A loud squeal in the driveway wakes him. He jumps, spilling beer on his pants and the sofa. "Got to have the brakes fixed on that car," he thinks. He glances at his watch– midnight.
He hears his wife come in, slamming the front door behind her.
"You're late." He shouts so as to be heard from the family room at the back of the house.
"I'm late?" She walks into the room, throws her coat and purse onto a chair. "I didn't know I had a curfew."
He sits up straighter, trying to cover the beer stains on his pants and the cushion. "I just mean, you're coming in late."
He feels like crawling under the couch as Emma stands there staring, hands on her hips. "Late for what?"
"I was worried. People get jumped down there." Alex suddenly has a headache, over his left eye. He rubs the spot with the palm of his right hand.
"If you were so worried, why didn't you show up so you could protect me?
Alex looks at her with only one eye now. The glare of the light is bothering him. She sits on a stiff chair at the other side of the room.
"I got stuck... you know. Did you have a good time?"
"Just peachy. Everyone asked for you. Jim says he'll never forgive you for missing his birthday party. I called you."
"Sorry. I was trying to stabilize a 32-year-old single mom. Bad asthma attack. She didn't respond to the meds for a long time."
"Is she okay?"
"Finally. It took a long time to get her steady."
"Good. Why didn't you call later? I kept waiting."
"Janelle the nurse who took the message went off shift. I couldn't find the number anywhere. I'm sorry."
"Right. I'll bet you'll have a good excuse for not showing up at your own funeral."
"How was the band? Did you dance?"
Alex watches Emma stand and walk toward the kitchen. He guesses she isn't in the mood to engage in light friendly conversation.
"You've got to hire more people and take fewer shifts."
"I'm working on it. I know you're right. Let's hope that guy we interviewed will accept the offer. I'm thinking maybe I should ask for even another person."
"How about another five people? Maybe then you might wind up working a 40-hour-week for once."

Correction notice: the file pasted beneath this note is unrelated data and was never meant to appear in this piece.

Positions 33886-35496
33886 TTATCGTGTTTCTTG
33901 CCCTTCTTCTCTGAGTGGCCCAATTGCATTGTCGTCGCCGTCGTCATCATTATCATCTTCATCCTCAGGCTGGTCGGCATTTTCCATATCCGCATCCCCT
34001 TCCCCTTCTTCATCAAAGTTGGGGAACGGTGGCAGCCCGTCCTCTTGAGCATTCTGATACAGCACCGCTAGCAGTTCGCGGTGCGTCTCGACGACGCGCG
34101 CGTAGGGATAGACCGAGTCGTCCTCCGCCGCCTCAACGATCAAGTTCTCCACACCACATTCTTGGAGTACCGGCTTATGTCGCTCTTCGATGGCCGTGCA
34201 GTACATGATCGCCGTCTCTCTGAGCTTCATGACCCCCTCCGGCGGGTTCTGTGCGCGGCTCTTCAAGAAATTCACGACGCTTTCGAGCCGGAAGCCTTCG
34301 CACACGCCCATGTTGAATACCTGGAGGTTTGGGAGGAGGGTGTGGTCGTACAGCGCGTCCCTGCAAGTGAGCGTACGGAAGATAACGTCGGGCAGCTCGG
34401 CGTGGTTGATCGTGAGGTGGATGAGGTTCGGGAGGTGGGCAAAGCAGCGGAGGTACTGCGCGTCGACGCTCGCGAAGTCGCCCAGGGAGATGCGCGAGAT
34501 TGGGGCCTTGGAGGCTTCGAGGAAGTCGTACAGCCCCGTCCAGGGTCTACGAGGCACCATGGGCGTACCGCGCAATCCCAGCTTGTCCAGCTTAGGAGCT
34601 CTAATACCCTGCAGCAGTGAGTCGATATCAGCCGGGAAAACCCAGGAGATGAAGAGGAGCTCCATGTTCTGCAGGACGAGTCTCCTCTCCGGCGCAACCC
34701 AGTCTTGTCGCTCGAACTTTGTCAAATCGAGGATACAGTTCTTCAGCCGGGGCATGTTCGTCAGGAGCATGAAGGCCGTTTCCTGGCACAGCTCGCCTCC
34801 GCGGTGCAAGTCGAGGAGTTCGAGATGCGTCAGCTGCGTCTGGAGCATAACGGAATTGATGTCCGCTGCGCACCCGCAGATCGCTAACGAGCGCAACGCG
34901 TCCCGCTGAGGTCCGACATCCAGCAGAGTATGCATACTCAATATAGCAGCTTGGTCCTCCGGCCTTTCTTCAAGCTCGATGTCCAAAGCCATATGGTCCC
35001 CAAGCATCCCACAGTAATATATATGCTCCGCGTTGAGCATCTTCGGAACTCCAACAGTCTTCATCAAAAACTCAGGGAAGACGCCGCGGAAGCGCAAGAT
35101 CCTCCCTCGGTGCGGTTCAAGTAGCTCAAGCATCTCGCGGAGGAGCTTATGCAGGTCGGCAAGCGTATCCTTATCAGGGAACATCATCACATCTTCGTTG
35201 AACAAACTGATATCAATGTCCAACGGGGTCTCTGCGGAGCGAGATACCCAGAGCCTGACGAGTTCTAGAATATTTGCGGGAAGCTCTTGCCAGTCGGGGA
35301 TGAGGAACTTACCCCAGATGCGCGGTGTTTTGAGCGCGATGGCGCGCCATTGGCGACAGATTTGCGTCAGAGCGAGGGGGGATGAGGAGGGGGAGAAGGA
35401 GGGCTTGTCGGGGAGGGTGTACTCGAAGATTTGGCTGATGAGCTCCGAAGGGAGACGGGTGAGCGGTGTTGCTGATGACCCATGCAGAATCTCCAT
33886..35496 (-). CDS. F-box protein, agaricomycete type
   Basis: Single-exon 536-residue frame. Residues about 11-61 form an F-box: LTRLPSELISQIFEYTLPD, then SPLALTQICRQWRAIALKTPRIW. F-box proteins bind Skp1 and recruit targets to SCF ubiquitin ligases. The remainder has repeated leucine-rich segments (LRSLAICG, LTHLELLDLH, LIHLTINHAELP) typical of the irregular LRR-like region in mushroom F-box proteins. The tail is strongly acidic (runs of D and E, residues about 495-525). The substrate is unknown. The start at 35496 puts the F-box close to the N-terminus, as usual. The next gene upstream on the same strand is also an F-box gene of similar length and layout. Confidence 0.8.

Alex feels another throb of pain pulse through his forehead. "Where's Ben? The babysitter was here where I got home."
"He's staying at Jeremy's house tonight."
She sighs. "Yeah, Jeremy. You know. His best friend."
Saturday Night (Ben)
Ben glances at his watch: 11:30. He can make it home by midnight, no problem. His house is only 15 minutes away. A girl from his French class has been talking to him non-stop for the past 20 minutes. At least 20 kids are wedged into the small basement, shouting at each other over the music.
Ben takes a sip from a beer he's nursed all night. Here's his technique: He wants to look like everybody else, so he gets a beer, dumps half of it, then sips the rest for a couple of hours. Much as he hates to admit it, his father's ER stories the ones about drunk teens who wind up getting killed affect him.
He puts his hand on the girl's shoulder. It's the only way to make her stop talking. "Gotta go to another party. See you at school."
Ben heads for the door, picking his way though beer bottles and dirty paper plates.
Once outside, he sees his buddy Greg on his knees throwing up into holly bushes. Greg looks up at Ben. "Oh man, I'm wasted. Got to get home before curfew, or my father will go ballistic."
Greg's father is an ex-military guy, the no-nonsense type. They boys stands unsteadily. "Hey, Ben. Help me find my wheels."
The boy staggers toward Ben, trips and falls. Ben says, "You can't drive like this."
Holding his head with both hands, Greg says, "I can't go home like this either. I'm in deep shit."
"Look. I'll drive you home. You can say your car wouldn't start." Ben helps his friend lie down in the back seat of his car. "If you've got to throw up again, tell me. I'll pull over."